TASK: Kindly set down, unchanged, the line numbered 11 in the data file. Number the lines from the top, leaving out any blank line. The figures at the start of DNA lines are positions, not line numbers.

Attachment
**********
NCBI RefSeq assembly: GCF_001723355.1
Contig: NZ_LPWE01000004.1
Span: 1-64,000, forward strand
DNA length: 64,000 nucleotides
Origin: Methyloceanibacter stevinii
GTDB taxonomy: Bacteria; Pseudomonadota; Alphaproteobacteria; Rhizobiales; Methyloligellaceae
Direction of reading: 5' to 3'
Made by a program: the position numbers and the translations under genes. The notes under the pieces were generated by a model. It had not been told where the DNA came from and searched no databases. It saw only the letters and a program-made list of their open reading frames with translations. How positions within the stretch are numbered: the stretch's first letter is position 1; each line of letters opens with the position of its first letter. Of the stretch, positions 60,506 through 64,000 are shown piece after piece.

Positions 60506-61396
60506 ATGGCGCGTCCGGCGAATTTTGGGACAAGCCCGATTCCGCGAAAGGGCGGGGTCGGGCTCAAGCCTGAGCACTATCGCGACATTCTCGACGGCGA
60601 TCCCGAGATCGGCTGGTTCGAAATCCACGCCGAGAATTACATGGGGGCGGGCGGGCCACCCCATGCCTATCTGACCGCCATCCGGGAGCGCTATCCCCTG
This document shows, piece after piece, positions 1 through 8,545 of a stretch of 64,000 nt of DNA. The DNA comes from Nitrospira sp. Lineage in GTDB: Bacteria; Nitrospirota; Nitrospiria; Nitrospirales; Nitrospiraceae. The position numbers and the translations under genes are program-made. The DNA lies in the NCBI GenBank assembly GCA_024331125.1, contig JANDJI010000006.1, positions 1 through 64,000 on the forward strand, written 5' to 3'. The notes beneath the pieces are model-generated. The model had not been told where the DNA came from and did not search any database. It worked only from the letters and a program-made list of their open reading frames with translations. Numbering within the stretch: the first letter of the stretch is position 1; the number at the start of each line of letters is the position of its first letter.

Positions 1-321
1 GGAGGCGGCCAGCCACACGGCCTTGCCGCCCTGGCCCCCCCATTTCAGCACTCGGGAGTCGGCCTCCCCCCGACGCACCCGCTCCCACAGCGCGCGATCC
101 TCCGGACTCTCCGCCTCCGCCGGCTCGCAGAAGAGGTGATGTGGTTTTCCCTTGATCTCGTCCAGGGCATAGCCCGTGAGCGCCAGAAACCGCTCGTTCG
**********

60601 TCCCGAGATCGGCTGGTTCGAAATCCACGCCGAGAATTACATGGGGGCGGGCGGGCCACCCCATGCCTATCTGACCGCCATCCGGGAGCGCTATCCCCTG